There are alternative treatments to H.P. Acthar Gel, including steroids and the ketogenic diet. Specialty distributors and PBMs who are locked out of the Questcor account have an incentive to promote such alternatives, which could be to the benefit of their customers and themselves.

In Questcor’s initial press release the company mentioned a number of risks inherent in the price boost, including the possibility that insurers would resist the price increase and that negative publicity would cause problems for the company. Neither of those things seems to have happened to any great degree, and the delayed, New York Times article, which points the finger in the wrong direction, is part of the reason.

April 21, 2008

3 thoughts on “New York Times is 7+ months late with H.P. Acthar Gel story and still misses the point”

  1. I have continued to follow the whole Questcor/Acthar Gel developments since August, although I haven’t blogged anything new since mid-December.

    Once Questcor announced their annual earnings, it was expected (in the investment arena) that the response would be rather positive. However, the stock dipped a bit. Questcor announced a stock buyback and the price has basically stagnated.

    Investors have been talking about wanting to have more coverage to get Questcor on everyone’s radar (for investing.) Perhaps this was a very lame attempt to covertly get Questcor’s name out there to a greater audience.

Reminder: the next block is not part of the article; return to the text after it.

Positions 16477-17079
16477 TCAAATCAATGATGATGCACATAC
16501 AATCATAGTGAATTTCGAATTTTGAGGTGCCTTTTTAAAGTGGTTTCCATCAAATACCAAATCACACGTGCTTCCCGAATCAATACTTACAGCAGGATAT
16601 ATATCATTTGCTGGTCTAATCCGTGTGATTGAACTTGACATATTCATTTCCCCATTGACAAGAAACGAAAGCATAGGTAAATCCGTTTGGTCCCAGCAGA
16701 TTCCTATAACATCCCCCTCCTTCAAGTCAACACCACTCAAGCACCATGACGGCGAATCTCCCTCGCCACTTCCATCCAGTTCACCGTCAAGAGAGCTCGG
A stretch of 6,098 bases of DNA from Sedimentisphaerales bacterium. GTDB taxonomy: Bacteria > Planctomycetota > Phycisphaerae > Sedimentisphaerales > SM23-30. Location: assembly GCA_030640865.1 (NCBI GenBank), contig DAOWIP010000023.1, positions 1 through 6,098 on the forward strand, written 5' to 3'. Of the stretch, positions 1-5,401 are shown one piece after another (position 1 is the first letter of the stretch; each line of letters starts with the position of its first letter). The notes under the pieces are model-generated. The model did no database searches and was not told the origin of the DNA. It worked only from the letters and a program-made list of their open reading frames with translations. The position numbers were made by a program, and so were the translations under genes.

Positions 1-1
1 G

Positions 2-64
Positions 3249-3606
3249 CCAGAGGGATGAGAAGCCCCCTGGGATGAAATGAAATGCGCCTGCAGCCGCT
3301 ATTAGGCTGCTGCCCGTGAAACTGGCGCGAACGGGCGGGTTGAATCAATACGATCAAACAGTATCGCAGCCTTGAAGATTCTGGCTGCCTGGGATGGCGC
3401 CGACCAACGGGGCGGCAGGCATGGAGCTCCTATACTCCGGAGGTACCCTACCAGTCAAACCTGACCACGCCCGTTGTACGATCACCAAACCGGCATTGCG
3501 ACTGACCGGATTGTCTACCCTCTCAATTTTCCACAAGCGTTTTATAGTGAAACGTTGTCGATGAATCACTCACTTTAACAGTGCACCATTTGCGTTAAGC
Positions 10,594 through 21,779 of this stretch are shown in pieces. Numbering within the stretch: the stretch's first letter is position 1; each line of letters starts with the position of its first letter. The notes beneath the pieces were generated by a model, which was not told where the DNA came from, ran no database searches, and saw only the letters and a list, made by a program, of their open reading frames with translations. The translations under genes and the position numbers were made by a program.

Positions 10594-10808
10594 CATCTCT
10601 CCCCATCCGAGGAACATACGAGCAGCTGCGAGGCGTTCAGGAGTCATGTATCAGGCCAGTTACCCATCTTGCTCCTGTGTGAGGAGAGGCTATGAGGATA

2. On a human interest level – my son was diagnosed with Infantile Spasms this past November. The name sounds innocent enough…but the reality of the diagnosis is staggering. IS is a catastrophic seizure disorder which left unchecked will lead to permanent brain damage & possibly death. Acthar Gel is the front-line treatment.
    My family went through hell trying to get insurance approval for his treatment. Partly because it is not FDA approved for this conditon (altho there are NO FDA approved treatments)…but also due to the outlandish cost. We were asked to pay $40,000 per vial out of pocket. Trevor needed FIVE! We felt powerless to help our son, whose 7 1/2 month old baby body was being wracked by 40+ brain-crippling seizures a day.
    I recently emailed our ACTH story to a neurologist with Miami Children’s who emailed the following in response…

    ” One option that has been confirmed recently is the option of importing synthetic ACTH through Caligor pharmacy. They have a legal mechanism to import non-FDA approved medicines (which are therefore usually illegal to sell in the US). By doing this, it will cost patients around $600 per vial. The problem is that this still has problems: namely that the medicine will not be paid for by insurance when it’s a non-FDA approved med.”

    I was shocked by this news! I wish we had known last November! I am on a mission to inform other parents who might be in the same situation of any other options! Thus my comment to this post.

    If you would like to learn more about our personal journey I am blogging it at